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I am relatively new to I2C, but I have done much reading on the topic and I am confused as to the timing parameters necessary when designing an I2C Master.

I know of this chart from the manual on page 48. Timing chart

However it gives a large range of possible values.

For example, I need to set the following parameters for my I2C Master (using a National Instruments program) in Standard-Mode:

tSU;STA - MIN = 4700 ns
tHD;STA - MIN = 4000 ns
tSU;DAT - MIN = 250 ns
tHD;DAT - MIN = 0 ns
tSU;STO - MIN = 4000 ns
tBUF - MIN = 4700 ns
tHIGH - MIN = 4000 ns
fSCL - MIN = 0 - MAX = 100 kHz

How can I calculate the appropriate values for my I2C bus for all of the above?

Do you always use the minimum, does it matter how many slave devices there are, etc?

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    \$\begingroup\$ If you want to design robust systems, you design to meet the WORST CASE. Sometimes that's minimum, and sometimes its a maximum. Often, data sheets will give you the worst case (either in the minimum or maximum column, whichever applies), and a "typical value", which is best ignored! \$\endgroup\$ – Scott Seidman Jan 8 '14 at 18:24
  • \$\begingroup\$ Well I am using a National Instruments PXI machine to behave as the Master (this is the part I need the timing for). The device I am communicating with is a MEMs gyroscope. The data sheet for the gyroscope slave simply lists a copy of the above chart for Standard-Mode I2C as well. Does that mean any values would work? Its just hard for me to conceptualize changing a bunch of those numbers and expecting the same result. \$\endgroup\$ – MrHappyAsthma Jan 8 '14 at 18:28
  • \$\begingroup\$ The info on the data sheet should certainly override any information in the I2C standard you've posted from, as there is no real guarantee that the device actually meets the standard (often, the devices might even function BETTER than the standard calls for). That said, I2C is pretty easy to use. Devices can even fix things on their own using clock stretching if the master is trying to go too fast. Pick numbers that looks reasonable, try them, and see if you get expected behavior. It's not like you're carving them in stone. \$\endgroup\$ – Scott Seidman Jan 8 '14 at 18:39
  • \$\begingroup\$ Well I mainly ask because I would ideally like to use a smaller frequency on the clock. If I set the fSCL to say 20 kHz. I wouldn't need to adjust any other numbers? I want to adhere to this statement from the manual: "here are several strategies available to system designers to cope with excess bus capacitance. 1. reduce fSCL" \$\endgroup\$ – MrHappyAsthma Jan 8 '14 at 18:42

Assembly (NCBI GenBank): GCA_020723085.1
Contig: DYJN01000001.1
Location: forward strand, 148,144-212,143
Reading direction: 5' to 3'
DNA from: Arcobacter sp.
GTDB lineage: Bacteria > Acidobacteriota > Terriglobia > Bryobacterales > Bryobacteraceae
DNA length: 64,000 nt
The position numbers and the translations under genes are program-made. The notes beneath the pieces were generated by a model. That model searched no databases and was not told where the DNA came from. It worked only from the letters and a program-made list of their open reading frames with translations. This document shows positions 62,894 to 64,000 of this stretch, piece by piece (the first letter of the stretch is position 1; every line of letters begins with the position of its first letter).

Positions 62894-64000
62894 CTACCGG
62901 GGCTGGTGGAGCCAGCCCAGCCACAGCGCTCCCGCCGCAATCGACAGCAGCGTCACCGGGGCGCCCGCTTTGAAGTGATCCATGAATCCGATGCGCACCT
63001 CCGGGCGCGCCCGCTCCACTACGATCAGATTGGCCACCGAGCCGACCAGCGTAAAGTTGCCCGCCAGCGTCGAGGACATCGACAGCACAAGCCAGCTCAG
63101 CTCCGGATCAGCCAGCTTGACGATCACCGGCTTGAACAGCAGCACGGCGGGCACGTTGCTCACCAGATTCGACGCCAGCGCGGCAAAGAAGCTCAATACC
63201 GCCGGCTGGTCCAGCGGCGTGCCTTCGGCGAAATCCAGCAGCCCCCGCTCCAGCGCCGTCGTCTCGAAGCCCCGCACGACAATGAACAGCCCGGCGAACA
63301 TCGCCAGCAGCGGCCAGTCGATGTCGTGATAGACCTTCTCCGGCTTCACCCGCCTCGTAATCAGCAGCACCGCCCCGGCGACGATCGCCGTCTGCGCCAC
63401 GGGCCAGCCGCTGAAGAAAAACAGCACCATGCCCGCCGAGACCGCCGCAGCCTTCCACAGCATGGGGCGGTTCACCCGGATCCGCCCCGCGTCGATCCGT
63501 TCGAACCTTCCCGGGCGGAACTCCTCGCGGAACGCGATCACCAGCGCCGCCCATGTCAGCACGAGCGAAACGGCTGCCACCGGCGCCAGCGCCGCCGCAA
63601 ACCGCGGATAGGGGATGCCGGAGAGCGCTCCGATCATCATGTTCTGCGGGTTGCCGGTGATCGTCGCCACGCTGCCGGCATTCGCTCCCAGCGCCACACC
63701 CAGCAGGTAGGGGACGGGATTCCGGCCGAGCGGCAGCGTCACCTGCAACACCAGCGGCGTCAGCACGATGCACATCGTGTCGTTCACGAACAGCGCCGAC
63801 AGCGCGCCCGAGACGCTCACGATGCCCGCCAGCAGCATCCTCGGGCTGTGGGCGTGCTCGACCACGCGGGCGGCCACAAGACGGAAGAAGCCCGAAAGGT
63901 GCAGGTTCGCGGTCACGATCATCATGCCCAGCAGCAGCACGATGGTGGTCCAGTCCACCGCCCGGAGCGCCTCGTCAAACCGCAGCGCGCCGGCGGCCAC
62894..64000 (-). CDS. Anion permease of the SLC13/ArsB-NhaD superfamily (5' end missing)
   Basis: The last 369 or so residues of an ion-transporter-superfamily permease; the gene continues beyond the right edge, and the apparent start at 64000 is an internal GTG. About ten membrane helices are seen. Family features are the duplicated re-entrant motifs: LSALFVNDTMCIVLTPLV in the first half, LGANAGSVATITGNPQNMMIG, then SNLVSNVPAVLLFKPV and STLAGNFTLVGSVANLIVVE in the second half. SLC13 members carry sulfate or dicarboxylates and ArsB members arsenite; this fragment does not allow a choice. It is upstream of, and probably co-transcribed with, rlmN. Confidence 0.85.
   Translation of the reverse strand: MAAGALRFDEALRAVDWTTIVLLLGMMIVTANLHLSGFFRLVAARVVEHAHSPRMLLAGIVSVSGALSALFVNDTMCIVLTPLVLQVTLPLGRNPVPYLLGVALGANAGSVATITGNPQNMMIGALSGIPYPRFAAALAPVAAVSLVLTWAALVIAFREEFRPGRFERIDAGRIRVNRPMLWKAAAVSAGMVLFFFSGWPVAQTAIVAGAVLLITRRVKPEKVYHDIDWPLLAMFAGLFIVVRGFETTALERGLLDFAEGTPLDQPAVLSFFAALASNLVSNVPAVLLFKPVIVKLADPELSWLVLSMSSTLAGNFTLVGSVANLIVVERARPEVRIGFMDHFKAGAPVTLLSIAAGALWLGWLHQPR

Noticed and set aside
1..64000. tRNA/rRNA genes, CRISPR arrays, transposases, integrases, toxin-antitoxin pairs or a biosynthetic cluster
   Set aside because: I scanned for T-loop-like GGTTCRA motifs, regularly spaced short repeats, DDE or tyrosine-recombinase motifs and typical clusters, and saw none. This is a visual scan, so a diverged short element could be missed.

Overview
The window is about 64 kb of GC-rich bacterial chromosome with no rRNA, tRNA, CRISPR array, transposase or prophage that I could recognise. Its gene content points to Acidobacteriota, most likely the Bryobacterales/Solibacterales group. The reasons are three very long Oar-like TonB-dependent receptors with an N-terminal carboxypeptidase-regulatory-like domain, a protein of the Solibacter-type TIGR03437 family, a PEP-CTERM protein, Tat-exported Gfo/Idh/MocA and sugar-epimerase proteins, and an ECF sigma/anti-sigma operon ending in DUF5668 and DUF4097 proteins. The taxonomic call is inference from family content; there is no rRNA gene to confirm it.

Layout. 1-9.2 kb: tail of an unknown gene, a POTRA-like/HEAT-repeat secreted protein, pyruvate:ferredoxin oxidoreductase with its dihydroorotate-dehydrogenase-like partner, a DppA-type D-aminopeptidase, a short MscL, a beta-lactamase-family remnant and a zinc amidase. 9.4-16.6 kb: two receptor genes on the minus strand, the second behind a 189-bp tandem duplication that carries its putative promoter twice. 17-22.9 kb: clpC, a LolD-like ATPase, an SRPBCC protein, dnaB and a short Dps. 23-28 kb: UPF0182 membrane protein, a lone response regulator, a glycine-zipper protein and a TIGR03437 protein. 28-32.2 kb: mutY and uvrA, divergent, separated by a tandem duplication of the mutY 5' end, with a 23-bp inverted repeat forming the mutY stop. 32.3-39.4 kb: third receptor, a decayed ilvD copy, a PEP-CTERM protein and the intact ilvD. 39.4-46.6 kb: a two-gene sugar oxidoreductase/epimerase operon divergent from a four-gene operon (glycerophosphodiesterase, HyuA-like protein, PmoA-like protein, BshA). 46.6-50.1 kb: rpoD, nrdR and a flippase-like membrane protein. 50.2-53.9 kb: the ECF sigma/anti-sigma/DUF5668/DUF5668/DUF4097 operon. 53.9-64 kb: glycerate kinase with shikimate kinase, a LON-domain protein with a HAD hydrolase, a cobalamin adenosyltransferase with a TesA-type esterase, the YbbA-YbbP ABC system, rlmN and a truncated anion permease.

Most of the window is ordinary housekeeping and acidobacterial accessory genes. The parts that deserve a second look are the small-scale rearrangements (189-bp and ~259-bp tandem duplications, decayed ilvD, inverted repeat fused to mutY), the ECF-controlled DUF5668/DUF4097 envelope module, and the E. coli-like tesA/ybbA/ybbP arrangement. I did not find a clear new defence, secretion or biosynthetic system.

• \$\begingroup\$ Going slower on the clock should not require adjustment of other numbers \$\endgroup\$ – Scott Seidman Jan 8 '14 at 19:07
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Typically, an I2C slave device will work with any master which is no faster than what it is expecting. In some cases there may be problems if the master is too slow, but those are generally only an issue if the master is really slow (e.g. taking multiple seconds to do something which would normally take under a millisecond). Generally, the I2C spec says that for something to be a proper I2C slave it must be able to accommodate a certain speed, and that masters are entitled to assume that I2C devices will be able to either accommodate that speeds or add handshaking to tell the master to slow down.

Any typical off-the-shelf I2C slave should conform to the minimum standards for its specified speed, and any typical off-the-shelf device acting as an I2C master should work with any device that conforms to the standards associated with its specified speed. Microcontrollers programmed to act as I2C slaves may not always conform to expected timings (their ability to do so depends in large measure on the firmware installed), but most other slave devices shouldn't pose any problem.

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protected by Dave Tweed Jul 24 '14 at 18:59

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